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The History of Philosophy: From the Earliest Times to the ..., Zväzok 1
Úplné zobrazenie - 1819
able according acquainted admitted afterwards Alexandrian ancient appears Aristotle attempted attention authority became body born called cause celebrated century character chiefly Christ Christian church concerning continued death derived died discover distinct Divine doctrine emperor established existence fathers flourished followers formed friends gave Greek Hist human ideas instructed introduced Italy Jewish Jews judgment kind knowledge language learning light lived maintained manner master mathematical means mentioned method mind moral nature notion obtained opinions origin particularly passed period Phil philo philoso philosophy physics Plato preceptor principles probably produced professed reason received relates religion remains respect Rome sacred Scholastic schools sect soon soul spirit Stoic success supposed taught tenets theology things thought tion translated treatise true truth universal whilst whole wisdom writings wrote
Strana 565 - ... them; and that these primitive particles, being solids, are incomparably harder than any porous bodies compounded of them; even so very hard, as never to wear or break in pieces; no ordinary power being able to divide what God himself made one in the first creation.
Strana 564 - ... that the smallest particles of matter may cohere by the strongest attractions, and compose bigger particles of weaker virtue ; and many of these may cohere and compose bigger particles whose virtue is still weaker ; and so on for divers successions, until the progression end in the biggest particles, on which the operations in chemistry, and the colours of natural bodies, depend, and which, by adhering, compose bodies of a sensible magnitude.
Strana 148 - To whom they all gave heed, from the least to the greatest, saying, This man is the great power of God.
Strana 564 - The vi* inertia is a passive principle, by which bodies persist in their motion or rest, receive motion in proportion to the force impressing it, and resist as much as they are resisted.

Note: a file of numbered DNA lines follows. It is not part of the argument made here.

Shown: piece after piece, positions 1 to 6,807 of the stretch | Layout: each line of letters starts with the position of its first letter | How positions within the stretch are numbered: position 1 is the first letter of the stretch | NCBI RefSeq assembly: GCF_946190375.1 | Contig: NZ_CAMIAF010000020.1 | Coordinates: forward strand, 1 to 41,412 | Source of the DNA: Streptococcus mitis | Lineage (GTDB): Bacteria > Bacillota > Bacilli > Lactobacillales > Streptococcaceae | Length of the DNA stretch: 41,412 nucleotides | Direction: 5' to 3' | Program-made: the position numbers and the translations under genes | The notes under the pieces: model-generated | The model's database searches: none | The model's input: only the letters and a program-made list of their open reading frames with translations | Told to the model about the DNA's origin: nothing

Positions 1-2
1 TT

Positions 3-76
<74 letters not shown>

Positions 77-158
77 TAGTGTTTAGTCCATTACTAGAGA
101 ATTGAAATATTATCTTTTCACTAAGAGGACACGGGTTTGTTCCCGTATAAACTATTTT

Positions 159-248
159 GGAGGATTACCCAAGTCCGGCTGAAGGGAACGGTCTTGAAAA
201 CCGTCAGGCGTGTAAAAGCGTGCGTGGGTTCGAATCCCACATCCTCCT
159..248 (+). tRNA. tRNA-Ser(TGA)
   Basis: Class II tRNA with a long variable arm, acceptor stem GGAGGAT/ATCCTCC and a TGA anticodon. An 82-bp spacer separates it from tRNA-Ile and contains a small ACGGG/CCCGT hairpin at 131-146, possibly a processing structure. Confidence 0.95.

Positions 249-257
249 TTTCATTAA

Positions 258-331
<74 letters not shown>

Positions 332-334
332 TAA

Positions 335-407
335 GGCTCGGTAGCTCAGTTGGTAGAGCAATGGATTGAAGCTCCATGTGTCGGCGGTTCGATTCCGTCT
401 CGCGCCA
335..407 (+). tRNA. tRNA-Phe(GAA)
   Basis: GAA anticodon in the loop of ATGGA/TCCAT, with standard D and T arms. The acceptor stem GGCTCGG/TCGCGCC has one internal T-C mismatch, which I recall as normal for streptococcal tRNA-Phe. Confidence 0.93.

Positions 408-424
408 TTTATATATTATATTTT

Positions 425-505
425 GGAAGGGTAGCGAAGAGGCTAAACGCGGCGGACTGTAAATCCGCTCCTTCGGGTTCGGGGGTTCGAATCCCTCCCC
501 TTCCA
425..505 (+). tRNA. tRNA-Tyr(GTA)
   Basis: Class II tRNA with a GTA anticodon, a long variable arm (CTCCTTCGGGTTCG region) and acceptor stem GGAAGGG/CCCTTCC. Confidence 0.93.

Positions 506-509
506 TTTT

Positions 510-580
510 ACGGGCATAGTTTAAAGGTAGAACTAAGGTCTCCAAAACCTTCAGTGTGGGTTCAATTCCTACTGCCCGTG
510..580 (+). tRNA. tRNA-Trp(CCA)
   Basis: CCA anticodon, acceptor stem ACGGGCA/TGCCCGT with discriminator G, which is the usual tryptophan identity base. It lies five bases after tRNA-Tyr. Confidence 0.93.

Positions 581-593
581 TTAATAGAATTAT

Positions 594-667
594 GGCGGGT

Strana 129 - In summer he always began his studies as soon as it was night ; in winter generally at one in the morning ; but never later than two, and often at midnight.
Strana 478 - He was born in 1560, being son of Sir Nicholas Bacon, Lord Keeper of the Great Seal in the reign of Queen Elizabeth, by Ann, daughter of sir Anthony Cook, eminent for her skill in the Latin and Greek languages.
Strana 31 - ... esse apibus partem divinae mentis et haustus 220 aetherios dixere ; deum namque ire per omnes terrasque tractusque maris caelumque profundum ; hinc pecudes, armenta, viros, genus omne ferarum, quemque sibi tenues nascentem arcessere vitas ; scilicet hue reddi deinde ac resoluta referri omnia, nec morti esse locum, sed viva volare sideris in numerum atque alto succedere caelo.
Strana 566 - This Being governs all things, not as the soul of the world, but as Lord over all; and on account of his dominion he is wont to be called Lord God...
Strana 34 - Cato begins to take on the qualities of a caricature, which are developed in the laudatio proper: hi mores, haec duri immota Catonis secta fuit, servare modum finemque tenere naturamque sequi patriaeque impendere vitam nee sibi sed toti genitum se credere mundo.
Strana 561 - I offer this work as the mathematical principles of philosophy, for the whole burden of philosophy seems to consist in this — from the phenomena of motions to investigate the forces of nature, and then from these forces to demonstrate the other phenomena; and to this end the general propositions in the first and second Books are directed.